MERCEDES THIEME, KATJA KEHLENBECK, FRANK HELLWIG, JENS GEBAUER, KATHLEEN PRINZ
Friedrich-Schiller-University Jena, Inst. of Systematic Botany with Herbarium Haussknecht and Botanical Garden, Germany
World Agroforestry Centre (ICRAF), Tree Diversity, Domestication and Delivery, Kenya
Rhine-Waal University of Applied Sciences, Sustainable Agricultural Production Systems with Special Focus on Horticulture, Germany
Baobab (Adansonia digitata L.), an autotetraploid species of the Malvaceae, represents one of the most important indigenous fruit tree species in drylands of sub-Saharan Africa. Despite its significance for food and nutrition security of local communities, the baobab is being threatened by increasing climate and land-use changes, especially by agricultural intensification. Also the species' persistence depends on genetic resources available in its populations. The knowledge of intra"=specific morphological variation is increasing while investigations on the genetic diversity of the baobab are rare, especially in the East African centre of its distribution. This study aimed at examining the genetic diversity patterns of A. digitata in Kenya, where a high morphological variability suggests a significant genetic diversity. Leaf and bark material of 180 randomly selected baobab trees from six regions in Kenya (East and Coast Province) were collected and analysed in the laboratory with ten nuclear microsatellite markers (SSR) to characterise the genetic diversity patterns. The results indicate that genetic structure correlates with the geographical distribution. At a larger biogeographic scale, investigated populations can be integrated in the East African centre of distribution by examining their haplotypes resulted from chloroplast microsatellite markers. However, single gene pools in Kenya are possibly influenced by gene flow among the Kenyan regions also explained by human"=induced seed distribution. The results of genetic investigation will be combined with morphological diversity patterns based on tree and leaf characteristics. The combination of these variation patterns will allow for identification and characterisation of locally adapted types, which may be enabled to persist the increasing threats of climate and environmental changes. The knowledge of local gene pools based on combined diversity patterns are a prerequisite for conservation programs, and the development of sustainable management strategies, especially domestication activities.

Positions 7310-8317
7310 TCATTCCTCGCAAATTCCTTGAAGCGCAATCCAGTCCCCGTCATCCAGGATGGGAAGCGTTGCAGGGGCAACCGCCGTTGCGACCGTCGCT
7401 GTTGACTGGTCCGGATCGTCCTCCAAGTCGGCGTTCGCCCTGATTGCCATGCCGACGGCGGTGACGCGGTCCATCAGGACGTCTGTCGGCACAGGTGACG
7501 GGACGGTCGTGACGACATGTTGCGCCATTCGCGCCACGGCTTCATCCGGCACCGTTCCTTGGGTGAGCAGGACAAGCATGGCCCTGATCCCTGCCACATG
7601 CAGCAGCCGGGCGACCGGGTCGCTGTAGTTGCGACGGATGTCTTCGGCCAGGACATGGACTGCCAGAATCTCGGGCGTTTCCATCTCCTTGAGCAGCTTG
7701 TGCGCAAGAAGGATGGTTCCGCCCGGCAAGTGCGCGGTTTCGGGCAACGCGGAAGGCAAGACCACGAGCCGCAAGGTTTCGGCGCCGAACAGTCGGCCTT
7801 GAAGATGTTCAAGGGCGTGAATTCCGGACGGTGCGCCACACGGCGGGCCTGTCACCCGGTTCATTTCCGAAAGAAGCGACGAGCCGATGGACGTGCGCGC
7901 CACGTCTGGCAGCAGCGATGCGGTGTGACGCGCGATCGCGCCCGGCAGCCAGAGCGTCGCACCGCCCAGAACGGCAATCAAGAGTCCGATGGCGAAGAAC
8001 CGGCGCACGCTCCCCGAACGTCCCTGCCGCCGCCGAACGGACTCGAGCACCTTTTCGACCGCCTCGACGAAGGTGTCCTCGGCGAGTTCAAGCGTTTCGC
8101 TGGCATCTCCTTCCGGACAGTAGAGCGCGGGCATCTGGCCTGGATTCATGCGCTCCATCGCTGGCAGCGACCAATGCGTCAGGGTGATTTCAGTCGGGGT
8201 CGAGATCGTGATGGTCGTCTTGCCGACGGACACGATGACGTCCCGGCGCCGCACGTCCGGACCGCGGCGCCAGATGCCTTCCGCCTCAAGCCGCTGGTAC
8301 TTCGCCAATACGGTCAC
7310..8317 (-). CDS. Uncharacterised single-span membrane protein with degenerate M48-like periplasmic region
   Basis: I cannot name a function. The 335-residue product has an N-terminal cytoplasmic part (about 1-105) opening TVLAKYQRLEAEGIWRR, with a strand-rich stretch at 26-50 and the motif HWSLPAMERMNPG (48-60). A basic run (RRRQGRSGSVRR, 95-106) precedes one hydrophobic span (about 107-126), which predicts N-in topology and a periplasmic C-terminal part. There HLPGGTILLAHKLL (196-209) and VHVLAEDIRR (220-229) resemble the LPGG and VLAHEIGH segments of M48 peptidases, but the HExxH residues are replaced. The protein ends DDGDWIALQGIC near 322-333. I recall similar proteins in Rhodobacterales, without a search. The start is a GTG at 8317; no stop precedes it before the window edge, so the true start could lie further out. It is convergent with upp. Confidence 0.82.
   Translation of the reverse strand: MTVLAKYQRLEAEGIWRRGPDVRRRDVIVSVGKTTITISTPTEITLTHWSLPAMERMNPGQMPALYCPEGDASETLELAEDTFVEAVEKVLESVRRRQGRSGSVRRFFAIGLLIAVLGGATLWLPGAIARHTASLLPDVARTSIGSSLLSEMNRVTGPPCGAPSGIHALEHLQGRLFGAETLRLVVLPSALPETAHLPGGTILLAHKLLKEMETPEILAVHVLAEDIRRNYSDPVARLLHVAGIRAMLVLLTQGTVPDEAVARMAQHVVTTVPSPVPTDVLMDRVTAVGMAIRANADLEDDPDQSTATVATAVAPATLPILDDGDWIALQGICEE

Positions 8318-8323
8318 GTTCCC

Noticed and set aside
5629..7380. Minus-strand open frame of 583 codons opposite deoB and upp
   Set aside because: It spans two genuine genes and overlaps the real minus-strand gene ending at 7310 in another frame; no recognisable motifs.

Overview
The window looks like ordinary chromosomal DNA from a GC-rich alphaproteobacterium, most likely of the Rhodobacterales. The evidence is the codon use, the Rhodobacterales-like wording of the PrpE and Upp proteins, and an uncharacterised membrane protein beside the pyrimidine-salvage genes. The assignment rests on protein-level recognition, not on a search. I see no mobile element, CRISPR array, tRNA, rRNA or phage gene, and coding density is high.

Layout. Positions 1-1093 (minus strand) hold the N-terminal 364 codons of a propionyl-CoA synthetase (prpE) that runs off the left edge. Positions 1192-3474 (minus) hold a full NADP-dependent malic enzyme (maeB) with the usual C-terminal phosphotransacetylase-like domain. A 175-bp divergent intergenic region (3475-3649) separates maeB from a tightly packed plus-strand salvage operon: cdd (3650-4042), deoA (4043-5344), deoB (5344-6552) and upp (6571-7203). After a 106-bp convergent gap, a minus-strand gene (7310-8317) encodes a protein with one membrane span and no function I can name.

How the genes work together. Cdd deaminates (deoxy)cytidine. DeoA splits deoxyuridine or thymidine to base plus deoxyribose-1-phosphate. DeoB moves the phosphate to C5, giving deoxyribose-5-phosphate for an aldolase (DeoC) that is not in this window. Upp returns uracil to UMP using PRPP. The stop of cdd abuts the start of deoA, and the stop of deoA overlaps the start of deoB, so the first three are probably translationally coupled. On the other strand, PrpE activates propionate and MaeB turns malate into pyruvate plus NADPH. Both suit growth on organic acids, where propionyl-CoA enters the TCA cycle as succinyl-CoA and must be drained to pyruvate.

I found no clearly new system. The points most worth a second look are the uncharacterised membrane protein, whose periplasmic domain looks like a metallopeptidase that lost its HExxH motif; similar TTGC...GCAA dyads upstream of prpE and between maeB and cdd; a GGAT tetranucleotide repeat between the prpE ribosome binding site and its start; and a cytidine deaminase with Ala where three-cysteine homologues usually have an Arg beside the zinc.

Keywords: Adansonia digitata, baobab, East Africa, genetic diversity, Kenya, microsatellite markers, polyploidy, population structure